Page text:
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standing by it. they believe it's safe. a lot of veteran researchers are suggesting these european countries that are pausing the vaccine rollout are acting prematurely because the data, they say, does not support the conclusion. back to you. >> tom, we'll get to thattane moment here with dr. steven hogue, the president of moderna. good morning. good to have you with us. >> thank you for having me. >> let's talk about these new trials that are under way with kids as young as 6 months. a lot of parents, like me, wonder if our kids are going to be eligible for the vaccine at some point. how quickly to you expect results from those trials, and is the timeline potentially where we could start seeing kids vaccinated before the start of the school year next fall? >> depends on ages. this is the third trial we've run, the kid cove trial, which is 6 months to 12-year-olds. we've already completed enrollment in our teen cove trial, which is adolescents 12 to 17. we expect to have data from that 12 to 17 teen cove study, hopefully perhaps by the summer,
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so we could be vaccinating adolescents going into the school year. 6 months old to 12-year-olds is going to take longer. the reason, you need to be a little more cautious, progressive in working down dose levels in the kids to find the right dose. it has two parts to it. the first part is going to be in a small number of participants, looking at doses and finding the right, safe, and effective dose. the second part will expand to 7,000. because it's the two parts, it'll probably take the better part of this year to complete. >> do you have any reason to believe, based on the trials so far, that kids are having any issue with the vaccine? i mean, from where you sit right now, do you expect that, ultimately, kids will be able to get this vaccine? >> absolutely, we hope so. we still are blinded to these studies, so i don't have any information specifically from the studies, but we certainly haven't seen anything concerning in prior work that would suggest we can't use the vaccine in children. >> let's talk about the vaccine for everybody.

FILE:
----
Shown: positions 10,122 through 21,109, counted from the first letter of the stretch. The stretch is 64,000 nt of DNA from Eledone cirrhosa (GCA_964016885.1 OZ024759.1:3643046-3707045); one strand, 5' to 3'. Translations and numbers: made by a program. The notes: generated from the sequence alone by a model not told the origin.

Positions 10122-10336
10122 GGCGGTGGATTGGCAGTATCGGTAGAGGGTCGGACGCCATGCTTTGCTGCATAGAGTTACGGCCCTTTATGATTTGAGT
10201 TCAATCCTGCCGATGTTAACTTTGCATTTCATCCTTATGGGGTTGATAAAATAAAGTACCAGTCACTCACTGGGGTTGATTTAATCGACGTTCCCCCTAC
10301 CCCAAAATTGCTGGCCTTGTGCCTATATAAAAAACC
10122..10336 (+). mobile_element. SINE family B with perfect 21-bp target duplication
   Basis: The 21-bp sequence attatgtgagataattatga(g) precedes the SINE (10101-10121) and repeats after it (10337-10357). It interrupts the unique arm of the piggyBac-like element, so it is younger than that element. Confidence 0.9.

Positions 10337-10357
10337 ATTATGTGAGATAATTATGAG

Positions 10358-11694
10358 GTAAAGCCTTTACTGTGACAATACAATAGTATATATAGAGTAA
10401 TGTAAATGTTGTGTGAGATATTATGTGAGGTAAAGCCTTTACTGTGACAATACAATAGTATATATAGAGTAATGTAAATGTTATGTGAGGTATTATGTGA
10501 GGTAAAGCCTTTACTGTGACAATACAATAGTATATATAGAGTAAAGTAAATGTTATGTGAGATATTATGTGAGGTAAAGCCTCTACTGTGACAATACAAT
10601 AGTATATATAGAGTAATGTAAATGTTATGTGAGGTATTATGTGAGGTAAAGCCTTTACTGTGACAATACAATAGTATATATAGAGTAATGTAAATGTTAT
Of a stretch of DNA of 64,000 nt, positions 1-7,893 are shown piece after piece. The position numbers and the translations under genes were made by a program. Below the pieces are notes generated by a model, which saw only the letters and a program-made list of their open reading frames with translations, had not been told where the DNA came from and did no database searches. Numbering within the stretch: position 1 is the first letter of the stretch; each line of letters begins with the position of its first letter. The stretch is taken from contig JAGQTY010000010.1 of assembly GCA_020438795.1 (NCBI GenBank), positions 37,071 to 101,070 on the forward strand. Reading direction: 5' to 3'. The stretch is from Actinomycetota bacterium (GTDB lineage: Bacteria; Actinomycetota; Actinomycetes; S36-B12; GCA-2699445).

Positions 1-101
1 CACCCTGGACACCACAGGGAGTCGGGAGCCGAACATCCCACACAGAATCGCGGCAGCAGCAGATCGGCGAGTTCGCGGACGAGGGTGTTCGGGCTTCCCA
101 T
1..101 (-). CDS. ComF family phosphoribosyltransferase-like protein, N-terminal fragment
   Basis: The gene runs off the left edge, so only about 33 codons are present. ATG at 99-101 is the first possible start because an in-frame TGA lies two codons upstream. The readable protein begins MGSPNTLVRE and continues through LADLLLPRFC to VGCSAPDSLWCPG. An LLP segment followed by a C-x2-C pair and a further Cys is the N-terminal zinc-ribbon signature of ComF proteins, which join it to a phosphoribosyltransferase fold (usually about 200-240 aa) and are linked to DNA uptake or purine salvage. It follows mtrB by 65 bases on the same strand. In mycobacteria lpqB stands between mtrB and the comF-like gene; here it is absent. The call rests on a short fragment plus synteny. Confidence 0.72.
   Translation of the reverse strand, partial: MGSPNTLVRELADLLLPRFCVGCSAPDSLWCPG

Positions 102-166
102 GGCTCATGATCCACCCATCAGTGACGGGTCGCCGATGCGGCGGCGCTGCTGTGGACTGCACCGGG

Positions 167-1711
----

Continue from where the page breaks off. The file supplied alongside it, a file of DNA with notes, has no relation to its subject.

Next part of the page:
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moderna is expected to deliver 100 million shots to the u.s. by the end of this month. last week, as of late last week, as i understand it, about 63 million had been delivered. do you think you'll make your deadline? >> we do. we're working around the clock, 24/7. we've been delivering 10 million doses a week. the last numbers released by the cdc were close to 70 million. we're going to keep working through the balance of this month to get the 100 million out the door. >> of course, we're in a race to vaccinate and in a race against the mutating virus, the variants. i believe moderna has shown protection against the variants we know of. you worry about what might be developing. have you been able to develop a booster shot? is that something you're working on, or tweaking the vaccine so it matches these variants better? where does that all stand? >> that's a great question. it's another announcement in the last week, which is, we actually started testing a new boosting, an updated, second generation